“I’ll do that later.”
Those words might be harmless. Or they might indicate a huge problem—procrastination.
I’ll walk you through whyprocrastinate, signs of procrastination in the workplace, its impact, and what to do about it.
Why People Procrastinate
So why do people procrastinate? Dr. Joseph Ferrari, associate professor of psychology at De Paul University in Chicago, identified three main reasons to procrastinate:
- To feel the adrenaline rush
- To avoid the situation out of fear of something
- To avoid making a decision
These things all make sense. In the workplace, some employees like the feeling of accomplishing a goal and cutting it close, so they put things off to get their blood pumping. Others are afraid that they’ll disappoint their co-workers and boss with poor results so they avoid working on a project. Some workers just want to avoid making a decision entirely because then they’ll have to take responsibility for whichever option they choose.
Let’s take a look at what procrastination does to the office environment.
Effects of Procrastinating in the Workplace
It puts the workload on others and creates resentment. If someone waits until the last minute (or waits until it’s too late), the burden of their responsibilities can fall on someone else’s shoulders, creating resentment between co-workers.
It creates more anxiety (which can lead to more resentment). A procrastinator will likely become anxious as a deadline looms closer. Even if that doesn’t happen, putting off work will likely make others nervous that the job won’t get done. Which leads me to…
Things don’t get done. This is an obvious one. We all make money because we get work done. Even if an employee has a knack for getting things in just before deadline, one day he won’t make it. Then, timelines get pushed back and money could be lost.
Signs That Employees Are Procrastinating
How do we spot procrastination? Here are several signs that indicate employees could be procrastinating.
- Excessive excuses as to why things aren’t getting done. These can range from “That other client asked a lot of me this week” to “My daughter is going through a phase at home and I need just a little bit longer to finish my part of the project.”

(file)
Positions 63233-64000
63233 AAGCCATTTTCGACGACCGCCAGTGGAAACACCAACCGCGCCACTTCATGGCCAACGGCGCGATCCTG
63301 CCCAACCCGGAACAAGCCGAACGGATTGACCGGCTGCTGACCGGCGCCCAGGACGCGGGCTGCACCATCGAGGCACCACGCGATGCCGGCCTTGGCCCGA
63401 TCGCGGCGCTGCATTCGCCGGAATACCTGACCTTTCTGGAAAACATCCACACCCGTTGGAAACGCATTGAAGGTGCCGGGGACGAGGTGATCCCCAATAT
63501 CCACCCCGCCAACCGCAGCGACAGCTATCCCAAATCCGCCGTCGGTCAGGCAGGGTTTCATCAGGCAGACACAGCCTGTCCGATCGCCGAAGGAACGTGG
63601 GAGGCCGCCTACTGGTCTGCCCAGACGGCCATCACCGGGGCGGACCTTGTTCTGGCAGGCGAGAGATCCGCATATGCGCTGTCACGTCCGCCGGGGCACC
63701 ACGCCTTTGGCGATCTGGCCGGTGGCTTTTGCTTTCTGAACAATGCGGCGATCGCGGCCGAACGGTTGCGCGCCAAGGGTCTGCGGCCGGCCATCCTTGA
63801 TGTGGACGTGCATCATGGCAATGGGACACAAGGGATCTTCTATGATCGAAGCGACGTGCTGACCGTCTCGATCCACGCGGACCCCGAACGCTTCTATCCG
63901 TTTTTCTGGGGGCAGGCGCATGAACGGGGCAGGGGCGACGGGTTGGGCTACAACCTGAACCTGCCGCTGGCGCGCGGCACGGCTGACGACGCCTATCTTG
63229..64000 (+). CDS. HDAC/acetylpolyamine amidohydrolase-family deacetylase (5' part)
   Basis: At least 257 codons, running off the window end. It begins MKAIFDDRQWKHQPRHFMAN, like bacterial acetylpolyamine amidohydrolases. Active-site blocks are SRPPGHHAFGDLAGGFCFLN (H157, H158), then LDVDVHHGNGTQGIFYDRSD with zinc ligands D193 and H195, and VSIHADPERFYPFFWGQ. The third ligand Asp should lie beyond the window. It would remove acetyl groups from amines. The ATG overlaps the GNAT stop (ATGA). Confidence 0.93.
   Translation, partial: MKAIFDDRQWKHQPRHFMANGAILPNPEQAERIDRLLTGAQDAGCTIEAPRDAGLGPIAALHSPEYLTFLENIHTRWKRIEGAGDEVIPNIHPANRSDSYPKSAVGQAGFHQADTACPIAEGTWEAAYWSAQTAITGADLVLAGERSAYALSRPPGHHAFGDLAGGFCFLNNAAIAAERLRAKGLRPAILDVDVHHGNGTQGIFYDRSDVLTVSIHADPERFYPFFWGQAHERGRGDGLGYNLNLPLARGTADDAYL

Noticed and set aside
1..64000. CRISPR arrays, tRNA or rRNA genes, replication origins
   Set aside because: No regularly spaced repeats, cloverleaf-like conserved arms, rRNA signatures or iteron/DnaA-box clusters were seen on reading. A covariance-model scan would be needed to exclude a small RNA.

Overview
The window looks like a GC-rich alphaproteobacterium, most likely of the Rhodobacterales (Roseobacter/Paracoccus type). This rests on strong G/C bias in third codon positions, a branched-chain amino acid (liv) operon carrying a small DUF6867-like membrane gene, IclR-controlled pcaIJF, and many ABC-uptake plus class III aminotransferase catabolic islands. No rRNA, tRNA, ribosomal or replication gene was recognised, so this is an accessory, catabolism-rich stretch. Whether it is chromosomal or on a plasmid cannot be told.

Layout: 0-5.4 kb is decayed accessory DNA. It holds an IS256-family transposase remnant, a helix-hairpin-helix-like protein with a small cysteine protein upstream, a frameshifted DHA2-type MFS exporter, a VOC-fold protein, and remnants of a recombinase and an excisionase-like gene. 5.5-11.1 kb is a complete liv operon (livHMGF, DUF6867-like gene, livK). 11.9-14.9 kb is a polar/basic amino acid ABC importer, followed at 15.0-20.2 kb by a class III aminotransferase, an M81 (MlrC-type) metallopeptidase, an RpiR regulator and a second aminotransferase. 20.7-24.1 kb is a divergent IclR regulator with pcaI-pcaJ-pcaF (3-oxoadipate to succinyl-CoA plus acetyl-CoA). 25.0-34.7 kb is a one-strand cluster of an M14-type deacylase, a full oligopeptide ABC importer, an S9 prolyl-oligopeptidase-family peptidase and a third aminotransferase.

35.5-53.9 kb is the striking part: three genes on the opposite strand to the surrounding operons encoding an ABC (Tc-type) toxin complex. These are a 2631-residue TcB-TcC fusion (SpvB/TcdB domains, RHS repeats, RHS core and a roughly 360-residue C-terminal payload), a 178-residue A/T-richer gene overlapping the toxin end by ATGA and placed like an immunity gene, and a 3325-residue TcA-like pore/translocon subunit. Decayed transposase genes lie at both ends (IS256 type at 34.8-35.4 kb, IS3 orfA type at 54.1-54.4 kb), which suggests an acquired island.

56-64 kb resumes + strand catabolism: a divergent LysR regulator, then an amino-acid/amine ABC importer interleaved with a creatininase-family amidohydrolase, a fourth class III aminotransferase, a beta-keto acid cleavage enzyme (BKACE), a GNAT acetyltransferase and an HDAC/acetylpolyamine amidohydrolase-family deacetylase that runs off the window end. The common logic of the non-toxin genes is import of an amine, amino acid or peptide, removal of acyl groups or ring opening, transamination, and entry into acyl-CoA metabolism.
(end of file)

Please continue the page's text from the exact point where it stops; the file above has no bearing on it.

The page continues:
- More breaks and nonworking activities including socializing with co-workers more than usual, excessive web surfing, or longer lunches or smoke breaks
- Slower response to emails, phone calls, and messages about the project or task at hand
- Attitude or mood change (from positive to negative) when the project comes up in conversation
What To Do About Procrastination in the Workplace
How do you stop employees from procrastinating? You won’t be able to make it go away completely, but you can minimize it by discovering why employees are doing it. The source of the problem will lead you to a solution.
Granted, sometimes this is easier said than done, but I encourage you to talk to the employee and find out what’s going. Simply ask. Take them out to lunch or stop by their office and approach them in a nonthreatening, caring manner that won’t make them defensive.
They might have a lot of their plate, which would mean that they need your help prioritizing. Or they could be in over their head, needing the guidance of a mentor. If it’s a confidence issue, the fix could be a quick pep talk to boost their confidence and get them back in the game.
Even though you encourage your employees to ask for help, good leaders will proactively reach out to employees. A listening ear might be all the workers need to get back on their feet.
For more info about procrastination, check out How To Stop Procrastinating: 7 Strategies.
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